DSpace DSpace

University of Minnesota Digital Conservancy >
University of Minnesota - Twin Cities >
Minnesota Geological Survey >
Educational Series >

Please use this identifier to cite or link to this item: http://hdl.handle.net/11299/57294

Title: Educational Series 10. Geology of the Root River State Trail Area, Southeastern Minnesota
Authors: Mossler, John H.
Keywords: geology
Root River State Trail
Minnesota Geological Survey
southeastern Minnesota
Issue Date: 1999
Publisher: Minnesota Geological Survey
Citation: Mossler, J.H., 1999, Geology of the Root River State Trail area, southeastern Minnesota: Minnesota Geological Survey Educational Series 10, 56 p., 1 map in pocket
Series/Report no.: Educational Series
10
Abstract: The Root River State Trail is a paved walking, bicycling, and cross- country skiing trail in southeastern Minnesota that currently extends from the town of Fountain through Lanesboro to Rushford, and farther east towards Houston. It is maintained by the Minnesota Department of Natural Resources, which operates a trail information center in Lanesboro. The Rushford Historical Society operates a trail rest area in Rushford. The trail is part of a planned network of trails throughout southeastern Minnesota, that will ultimately extend into Iowa and Wisconsin. This guide was developed for the Fountain to Rushford segment of the Root River State Trail, but the information will help you learn more about geologic features you see anywhere in southeastern Minnesota. The Root River State Trailtraverses the unique landscape of Minnesota's 'Historic Bluff Country,' and provides us with a birds-eye- view into the processes that have been forming the rocks and the land surfaces in this part of Minnesota during the past 500 million years. Flat- lying layers of limestone and dolostone form high bluffs above narrow river valleys, such as the Root River valley. The limestone uplands are intensively farmed, but many of the fields contain pits or depressions, called sinkholes, that surface water drains into. The sinkholes are usually overgrown with burr oak, stinging nettle, woodbine, and wild cherry. The Root River has eroded a steep-sided valley into the layers of limestone and dolostone. At the base of the cliffs, water that drained into the sinkholes on the uplands emerges as springs, having traveled through passageways in the limestone and dolostone. This booklet summarizes the history of the rocks that you see as you explore the Root River State Trail, and presents a field guide to features of geologic interest.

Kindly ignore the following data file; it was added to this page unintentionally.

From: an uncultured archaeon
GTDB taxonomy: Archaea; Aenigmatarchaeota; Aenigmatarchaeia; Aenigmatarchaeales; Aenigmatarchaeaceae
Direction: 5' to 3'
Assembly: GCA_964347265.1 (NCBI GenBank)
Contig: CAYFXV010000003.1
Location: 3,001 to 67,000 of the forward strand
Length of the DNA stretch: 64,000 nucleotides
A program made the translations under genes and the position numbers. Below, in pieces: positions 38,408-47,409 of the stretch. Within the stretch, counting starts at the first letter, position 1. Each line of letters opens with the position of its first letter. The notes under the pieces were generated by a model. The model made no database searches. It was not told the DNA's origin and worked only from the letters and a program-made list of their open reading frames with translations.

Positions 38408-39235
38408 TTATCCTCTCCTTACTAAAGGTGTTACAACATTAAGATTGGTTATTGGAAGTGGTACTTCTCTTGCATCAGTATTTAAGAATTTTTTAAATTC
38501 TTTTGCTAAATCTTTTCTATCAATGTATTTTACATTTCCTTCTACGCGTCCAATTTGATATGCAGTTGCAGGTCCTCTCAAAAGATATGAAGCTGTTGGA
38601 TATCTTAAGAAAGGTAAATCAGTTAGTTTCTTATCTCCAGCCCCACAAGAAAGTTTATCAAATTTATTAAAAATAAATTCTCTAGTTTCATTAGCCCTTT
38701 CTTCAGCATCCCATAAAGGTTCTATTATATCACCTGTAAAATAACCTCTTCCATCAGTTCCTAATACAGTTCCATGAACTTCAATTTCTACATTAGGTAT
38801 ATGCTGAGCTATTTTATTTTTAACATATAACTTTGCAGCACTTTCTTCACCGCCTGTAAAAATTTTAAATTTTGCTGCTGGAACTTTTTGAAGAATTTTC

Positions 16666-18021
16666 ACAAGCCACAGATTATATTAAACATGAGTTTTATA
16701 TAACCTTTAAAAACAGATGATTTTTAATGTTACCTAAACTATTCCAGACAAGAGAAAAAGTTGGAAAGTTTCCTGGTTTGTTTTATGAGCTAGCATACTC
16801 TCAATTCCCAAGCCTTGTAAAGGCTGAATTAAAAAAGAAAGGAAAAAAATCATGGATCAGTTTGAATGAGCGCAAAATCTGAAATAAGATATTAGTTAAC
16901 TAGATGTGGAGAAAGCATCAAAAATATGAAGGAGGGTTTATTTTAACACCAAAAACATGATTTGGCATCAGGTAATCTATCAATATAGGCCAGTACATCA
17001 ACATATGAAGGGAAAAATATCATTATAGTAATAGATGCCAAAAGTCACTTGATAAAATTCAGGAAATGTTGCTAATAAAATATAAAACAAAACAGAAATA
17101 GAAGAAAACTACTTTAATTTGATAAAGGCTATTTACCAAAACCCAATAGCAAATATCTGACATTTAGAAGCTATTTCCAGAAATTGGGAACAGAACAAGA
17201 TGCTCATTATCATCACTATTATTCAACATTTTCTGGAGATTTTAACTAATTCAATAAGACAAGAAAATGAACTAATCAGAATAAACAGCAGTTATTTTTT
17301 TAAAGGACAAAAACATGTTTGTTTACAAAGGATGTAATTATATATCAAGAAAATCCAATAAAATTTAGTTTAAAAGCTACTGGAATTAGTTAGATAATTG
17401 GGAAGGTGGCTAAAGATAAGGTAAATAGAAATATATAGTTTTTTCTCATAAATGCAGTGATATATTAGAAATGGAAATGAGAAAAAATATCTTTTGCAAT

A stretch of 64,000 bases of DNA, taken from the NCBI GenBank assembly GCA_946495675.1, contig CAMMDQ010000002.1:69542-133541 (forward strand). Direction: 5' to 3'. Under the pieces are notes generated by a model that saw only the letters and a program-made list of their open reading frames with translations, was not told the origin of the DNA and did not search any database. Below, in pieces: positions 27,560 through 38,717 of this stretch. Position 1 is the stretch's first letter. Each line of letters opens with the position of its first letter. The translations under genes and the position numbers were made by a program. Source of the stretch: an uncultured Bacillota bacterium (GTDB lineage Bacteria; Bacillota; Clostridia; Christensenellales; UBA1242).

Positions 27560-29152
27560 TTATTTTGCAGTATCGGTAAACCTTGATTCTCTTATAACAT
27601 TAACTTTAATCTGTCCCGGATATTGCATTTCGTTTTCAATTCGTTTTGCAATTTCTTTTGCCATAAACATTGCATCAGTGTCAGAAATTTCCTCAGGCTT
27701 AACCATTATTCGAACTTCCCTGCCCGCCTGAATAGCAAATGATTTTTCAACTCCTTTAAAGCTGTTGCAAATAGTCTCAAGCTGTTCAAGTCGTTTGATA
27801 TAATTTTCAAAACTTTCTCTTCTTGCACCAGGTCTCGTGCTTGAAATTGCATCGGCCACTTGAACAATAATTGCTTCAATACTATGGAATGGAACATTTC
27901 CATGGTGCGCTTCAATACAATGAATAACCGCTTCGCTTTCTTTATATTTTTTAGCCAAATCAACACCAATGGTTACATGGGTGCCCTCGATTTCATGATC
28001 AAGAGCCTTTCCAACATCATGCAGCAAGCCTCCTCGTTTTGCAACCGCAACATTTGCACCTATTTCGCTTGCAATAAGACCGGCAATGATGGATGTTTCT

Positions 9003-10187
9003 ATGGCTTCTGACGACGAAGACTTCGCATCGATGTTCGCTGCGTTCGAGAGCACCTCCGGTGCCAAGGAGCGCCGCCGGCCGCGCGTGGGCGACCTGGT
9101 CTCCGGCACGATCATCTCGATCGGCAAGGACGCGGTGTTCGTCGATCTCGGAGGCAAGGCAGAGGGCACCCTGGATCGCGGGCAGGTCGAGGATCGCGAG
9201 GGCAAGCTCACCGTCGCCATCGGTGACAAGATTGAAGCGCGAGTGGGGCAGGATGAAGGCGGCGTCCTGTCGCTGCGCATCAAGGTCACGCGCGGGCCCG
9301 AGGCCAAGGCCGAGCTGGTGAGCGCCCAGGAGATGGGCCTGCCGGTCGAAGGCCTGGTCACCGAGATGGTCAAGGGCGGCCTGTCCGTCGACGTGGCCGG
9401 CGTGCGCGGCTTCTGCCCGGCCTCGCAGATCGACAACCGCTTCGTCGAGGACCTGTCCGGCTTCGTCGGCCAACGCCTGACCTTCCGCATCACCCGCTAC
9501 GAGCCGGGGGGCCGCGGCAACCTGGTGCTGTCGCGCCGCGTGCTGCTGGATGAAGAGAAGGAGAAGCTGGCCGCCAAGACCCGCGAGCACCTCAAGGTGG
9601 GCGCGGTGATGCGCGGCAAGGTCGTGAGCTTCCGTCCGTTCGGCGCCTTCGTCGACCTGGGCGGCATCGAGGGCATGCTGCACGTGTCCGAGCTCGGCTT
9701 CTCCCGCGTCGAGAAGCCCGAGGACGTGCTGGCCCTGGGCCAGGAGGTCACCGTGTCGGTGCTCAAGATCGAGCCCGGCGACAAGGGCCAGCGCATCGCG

Description: Sites of geologic interest along the Root River State Trail, southeastern Minnesota. Illustrated 56-page booklet, 2 map plates. 1, West half; 2, East half. Scale 1 inch = 1/2 mile.
URI: http://purl.umn.edu/57294
ISSN: 0544-3083
Appears in Collections:Educational Series

Files in This Item:

File Description SizeFormat
MGS_ES_10.pdfES-10, 56 page booklet5.91 MBPDFView/Open
umn23361a.pdfES-10 1, West Half1.15 MBPDFView/Open
umn23361b.pdfES-10 2, East Half1.26 MBPDFView/Open

Items in DSpace are protected by copyright, with all rights reserved, unless otherwise indicated.